+61-409-869-664 jan@brainpotential.net
Why emotional intelligence is important for leaders Blog Image

As a leader in today’s business landscape, effective leadership goes beyond technical knowledge and skills.  To be truly top of your game and to leverage results from your team, emotional intelligence is a critical trait in achieving that.

In this article I’m exploring the idea of why emotional intelligence is important for leaders and how you can develop it.


What is emotional intelligence?

Emotional intelligence, sometimes referred to as EI or EQ (emotional quotient), is our ability to recognise, understand, and manage our own emotions as well as those of other people.  It is the foundation on which we build relationships, navigate social interactions, make decisions, and cope with the demands of daily life.

It incorporates four primary components:

Self Awareness

Being aware of and understanding our own emotions and how they impact our thoughts, behaviour, and interactions with others.  Self aware individuals are usually in tune with their strengths, weaknesses, values, and goals.


Self Regulation

Our ability to manage our own emotions, impulses, and reactions in any given situation.  Maintaining composure under pressure, adapting to change and regulating disruptive emotions, are all part of self regulation.


Social Awareness

Your ability to empathise and understand the emotions, needs, and perspectives of others.  Reading verbal and nonverbal cues, active listening, and demonstrating empathy, are signs of social awareness.


Relationship Management

The skills associated with navigating social interactions, build and maintain positive relationships, and influence others towards common goals.  This involves effective communication, conflict resolution, teamwork, and leadership.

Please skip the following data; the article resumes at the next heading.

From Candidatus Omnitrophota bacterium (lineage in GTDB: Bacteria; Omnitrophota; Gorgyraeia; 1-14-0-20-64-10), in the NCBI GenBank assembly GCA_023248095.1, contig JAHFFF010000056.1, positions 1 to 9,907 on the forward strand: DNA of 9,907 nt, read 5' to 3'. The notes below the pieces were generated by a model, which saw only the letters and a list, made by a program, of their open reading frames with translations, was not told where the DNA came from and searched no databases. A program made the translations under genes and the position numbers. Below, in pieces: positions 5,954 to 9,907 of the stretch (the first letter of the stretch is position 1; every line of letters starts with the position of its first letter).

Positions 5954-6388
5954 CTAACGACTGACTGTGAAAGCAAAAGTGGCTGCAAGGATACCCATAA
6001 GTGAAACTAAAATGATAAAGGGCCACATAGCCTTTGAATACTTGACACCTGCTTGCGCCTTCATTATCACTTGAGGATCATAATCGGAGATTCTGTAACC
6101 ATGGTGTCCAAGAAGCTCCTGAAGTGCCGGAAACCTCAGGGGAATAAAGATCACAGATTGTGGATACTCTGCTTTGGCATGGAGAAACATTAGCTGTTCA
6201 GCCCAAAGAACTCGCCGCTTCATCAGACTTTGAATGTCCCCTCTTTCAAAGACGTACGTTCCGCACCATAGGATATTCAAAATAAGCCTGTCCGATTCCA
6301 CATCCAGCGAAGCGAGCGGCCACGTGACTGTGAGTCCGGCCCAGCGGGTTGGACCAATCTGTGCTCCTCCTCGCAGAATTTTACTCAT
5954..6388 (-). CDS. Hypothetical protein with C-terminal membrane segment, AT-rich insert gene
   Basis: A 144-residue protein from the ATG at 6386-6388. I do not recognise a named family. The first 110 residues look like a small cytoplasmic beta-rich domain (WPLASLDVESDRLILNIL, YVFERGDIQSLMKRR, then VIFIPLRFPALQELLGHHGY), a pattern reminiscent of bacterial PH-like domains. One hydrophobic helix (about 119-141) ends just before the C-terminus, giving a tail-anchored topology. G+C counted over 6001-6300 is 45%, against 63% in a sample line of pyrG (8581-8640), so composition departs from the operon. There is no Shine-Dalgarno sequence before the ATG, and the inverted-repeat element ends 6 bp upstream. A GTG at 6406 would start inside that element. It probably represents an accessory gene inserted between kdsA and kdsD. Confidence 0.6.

Why is emotional intelligence important for leaders?

Improved decision making

Leaders with emotional intelligence are able to take the emotional implications of a decision into account rather than just the rational ones.  As these emotional factors can heavily impact the outcome of a decision, these considerations can lead to a more balanced and effective decision making process.


Conflict Resolution Skills

The potential for conflict exists anywhere that humans interact, particularly where there are frequent interactions such as the workplace.  Leaders with emotional intelligence are usually much more adept at navigating such conflicts and can mediate disputes, enable understanding, and find solutions to maintain harmony within the workplace.


Create a Positive Workplace Culture

Leaders who have high emotional intelligence are able to create a positive and supportive environment where employees feel motivated, empowered, and valued.  The results of such an environment are reduced staff turnover, improved employee satisfaction, and greater outputs.


Adaptability and Resilience

In a fast paced, ever changing world, successful leaders have flexibility of behaviour and leadership styles, the ability to recover when things don’t go according to plan, and inspire confidence in their team during uncertain times.  Emotional intelligence is key to developing such adaptability and resilience and ensure the right leadership approach for any given situation.


Build Trust and Rapport

Empathy, authenticity, and understanding are the foundations for building trust with team members.  When a leader exhibits these qualities with their employees, team members are more likely to be engaged, loyal, and motivated to achieve team goals.


Self Awareness and Self Regulation

Burnout is real.  Especially for leaders.

Emotional intelligence is vital for leaders to effectively manage themselves, stay calm under pressure, make the right decisions, and set a positive example for their teams.


How to develop emotional intelligence for leaders

Emotional intelligence is like a muscle – the more you exercise it, the stronger your skills.

There are a several ways you can exercise your emotional intelligence muscles such as:

  • Journalling for self-reflection
  • Seek constructive feedback from team members, peers, and mentors
  • Practice active listening
  • Role-playing exercises
  • Practice mindfulness (see more here)
  • Breathwork
  • Spend quality time with team members
  • Coaching/Mentoring
  • Gratitude exercises
  • And of course, complete the Brain Potential Leadership Training Program



It’s not enough to ask someone if they are ok and accept “I’m fine” as an answer.  If you want to effectively lead people, developing your emotional intelligence skills is crucial.  Leaders with exceptional emotional intelligence are happier, have more successful teams, and produce better results in the long term than those who don’t.

If you are ready to develop your own emotional intelligence, let’s chat.


Kind regards,

Jan Sky